More disease in cattle and heat stress
symptoms
More disease in cattle and heat stress symptoms
Fewer calves
Fewer calves
Fewer calves
More deaths
More deaths
More deaths
CLIMATE
CHANGE
IMPACTSAS
DISCUSSEDBY
SMALLHOLDERS
CONTINUED.
Natural resources
Fewer trees; too much cutting for
firewood
Fewer trees; too much cutting for firewood
Fewer trees; too much cutting for firewood
Decrease in wild animals and indigenous
plants
Decrease in wild animals and indigenous
plants
Decrease in wild animals and indigenous plants
Increased crop damage from wild
animals such as birds and monkeys
Increased crop damage from wild animals
such as birds and monkeys
Increased crop damage from wild animals such
as birds and monkeys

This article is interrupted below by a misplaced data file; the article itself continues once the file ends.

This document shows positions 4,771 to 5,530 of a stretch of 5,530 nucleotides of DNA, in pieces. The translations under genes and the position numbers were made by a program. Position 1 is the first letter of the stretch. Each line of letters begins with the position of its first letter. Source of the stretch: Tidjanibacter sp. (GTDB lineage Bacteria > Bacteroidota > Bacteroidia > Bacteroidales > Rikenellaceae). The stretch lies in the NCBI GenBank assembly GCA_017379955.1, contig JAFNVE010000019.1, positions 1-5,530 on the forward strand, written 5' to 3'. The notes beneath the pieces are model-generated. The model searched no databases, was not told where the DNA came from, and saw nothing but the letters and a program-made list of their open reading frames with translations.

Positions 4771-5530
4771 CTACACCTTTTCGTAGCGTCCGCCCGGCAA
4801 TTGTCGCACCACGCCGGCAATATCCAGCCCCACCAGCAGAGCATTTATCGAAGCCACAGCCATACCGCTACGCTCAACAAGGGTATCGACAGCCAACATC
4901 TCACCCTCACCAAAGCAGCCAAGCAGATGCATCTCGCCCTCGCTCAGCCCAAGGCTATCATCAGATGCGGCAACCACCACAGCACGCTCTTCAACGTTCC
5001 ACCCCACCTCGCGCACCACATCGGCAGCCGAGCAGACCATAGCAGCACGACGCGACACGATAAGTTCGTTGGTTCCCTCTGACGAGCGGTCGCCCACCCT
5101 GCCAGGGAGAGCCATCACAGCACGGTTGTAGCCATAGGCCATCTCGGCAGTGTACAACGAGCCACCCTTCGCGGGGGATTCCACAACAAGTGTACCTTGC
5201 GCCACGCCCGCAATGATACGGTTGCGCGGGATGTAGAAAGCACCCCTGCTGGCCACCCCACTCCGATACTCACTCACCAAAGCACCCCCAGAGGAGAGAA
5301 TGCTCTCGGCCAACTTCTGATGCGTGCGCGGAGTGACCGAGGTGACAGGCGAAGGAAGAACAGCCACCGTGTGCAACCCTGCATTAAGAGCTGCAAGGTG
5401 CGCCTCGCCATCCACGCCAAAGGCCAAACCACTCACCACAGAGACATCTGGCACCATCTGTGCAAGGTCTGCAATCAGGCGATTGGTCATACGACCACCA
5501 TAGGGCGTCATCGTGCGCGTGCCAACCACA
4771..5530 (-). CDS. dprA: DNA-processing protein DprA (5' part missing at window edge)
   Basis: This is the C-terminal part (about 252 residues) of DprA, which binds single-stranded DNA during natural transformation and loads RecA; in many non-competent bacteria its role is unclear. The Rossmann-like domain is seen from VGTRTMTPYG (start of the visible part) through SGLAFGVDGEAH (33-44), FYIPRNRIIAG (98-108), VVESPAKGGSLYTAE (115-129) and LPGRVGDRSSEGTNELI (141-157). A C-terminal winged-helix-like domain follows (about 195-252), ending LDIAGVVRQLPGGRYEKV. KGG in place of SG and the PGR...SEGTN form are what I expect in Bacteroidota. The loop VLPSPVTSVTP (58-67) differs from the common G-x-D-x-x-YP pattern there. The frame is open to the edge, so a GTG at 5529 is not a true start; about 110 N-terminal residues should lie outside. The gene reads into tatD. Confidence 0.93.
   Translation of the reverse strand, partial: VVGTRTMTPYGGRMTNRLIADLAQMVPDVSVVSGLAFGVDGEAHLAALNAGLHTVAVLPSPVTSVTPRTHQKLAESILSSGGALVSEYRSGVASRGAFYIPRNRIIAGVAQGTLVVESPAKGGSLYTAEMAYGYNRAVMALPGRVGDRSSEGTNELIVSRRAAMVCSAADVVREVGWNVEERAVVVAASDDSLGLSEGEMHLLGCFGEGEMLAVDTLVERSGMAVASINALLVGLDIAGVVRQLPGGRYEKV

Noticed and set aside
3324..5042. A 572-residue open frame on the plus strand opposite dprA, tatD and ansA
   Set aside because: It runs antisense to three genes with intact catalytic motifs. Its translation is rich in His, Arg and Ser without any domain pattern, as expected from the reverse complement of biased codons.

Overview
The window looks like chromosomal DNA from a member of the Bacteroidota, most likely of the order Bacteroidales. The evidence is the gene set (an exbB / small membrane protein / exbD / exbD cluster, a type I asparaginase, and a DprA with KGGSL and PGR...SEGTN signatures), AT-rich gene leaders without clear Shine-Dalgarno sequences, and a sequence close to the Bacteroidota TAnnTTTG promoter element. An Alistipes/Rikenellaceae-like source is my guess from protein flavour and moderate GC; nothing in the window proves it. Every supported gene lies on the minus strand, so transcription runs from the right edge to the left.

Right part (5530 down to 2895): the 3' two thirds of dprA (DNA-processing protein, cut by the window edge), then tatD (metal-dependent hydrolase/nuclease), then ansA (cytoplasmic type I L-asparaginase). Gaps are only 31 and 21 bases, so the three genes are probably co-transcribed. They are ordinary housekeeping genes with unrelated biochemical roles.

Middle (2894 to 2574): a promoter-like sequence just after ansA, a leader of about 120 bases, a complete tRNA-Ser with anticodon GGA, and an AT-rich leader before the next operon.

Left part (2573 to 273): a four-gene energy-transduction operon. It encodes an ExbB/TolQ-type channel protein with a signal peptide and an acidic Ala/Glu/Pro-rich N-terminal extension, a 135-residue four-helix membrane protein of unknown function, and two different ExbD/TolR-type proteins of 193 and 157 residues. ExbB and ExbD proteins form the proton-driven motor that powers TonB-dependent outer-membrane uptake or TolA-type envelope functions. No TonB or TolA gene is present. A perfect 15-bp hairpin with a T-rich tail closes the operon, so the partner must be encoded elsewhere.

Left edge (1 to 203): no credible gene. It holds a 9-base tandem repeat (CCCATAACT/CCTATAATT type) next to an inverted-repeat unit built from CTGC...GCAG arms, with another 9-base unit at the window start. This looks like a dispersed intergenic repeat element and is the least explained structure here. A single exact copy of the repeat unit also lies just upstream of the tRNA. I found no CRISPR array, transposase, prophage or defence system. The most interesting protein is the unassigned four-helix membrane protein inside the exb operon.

Availability of indigenous vegetables has
decreased
No longer able to harvest any resources due to
scarcity
Increased population puts pressure on resources
Social
More diseases
More diseases
More diseases
Increased poverty and hunger
Increased poverty and hunger
Increased poverty and hunger
Increased crime and reduced job
opportunities
Increased crime and reduced job
opportunities
Increased crime and reduced job opportunities
Increased food prices
Increased conflict
Inability to survive
It feels as if the end
of the world is
coming
We are being punished
by God for not living
correctly
Climate change is a reality and
we will need to find different
ways to do thing to survive
FOCUSGROUPDISCUSSIONS:
SOMECOMMENTSBYFARMERS
We are seeing the importance of protecting our natural
resources so that we can continue to live and grow crops in the
future
All the strategies we talked about here are not enough to solve
all the problems, but will improve our situation and the impact
will be reduced.
The issue begins with climate then leads to social problems.
We need to keep on trying different solutions
Inall7villagesfarmershadsomeideas,ormany,ofpotentialpracticesforCCA
POTENTIALADAPTIVEMEASURES:
Area
Village
Natl resources/
landscape
Water (manage and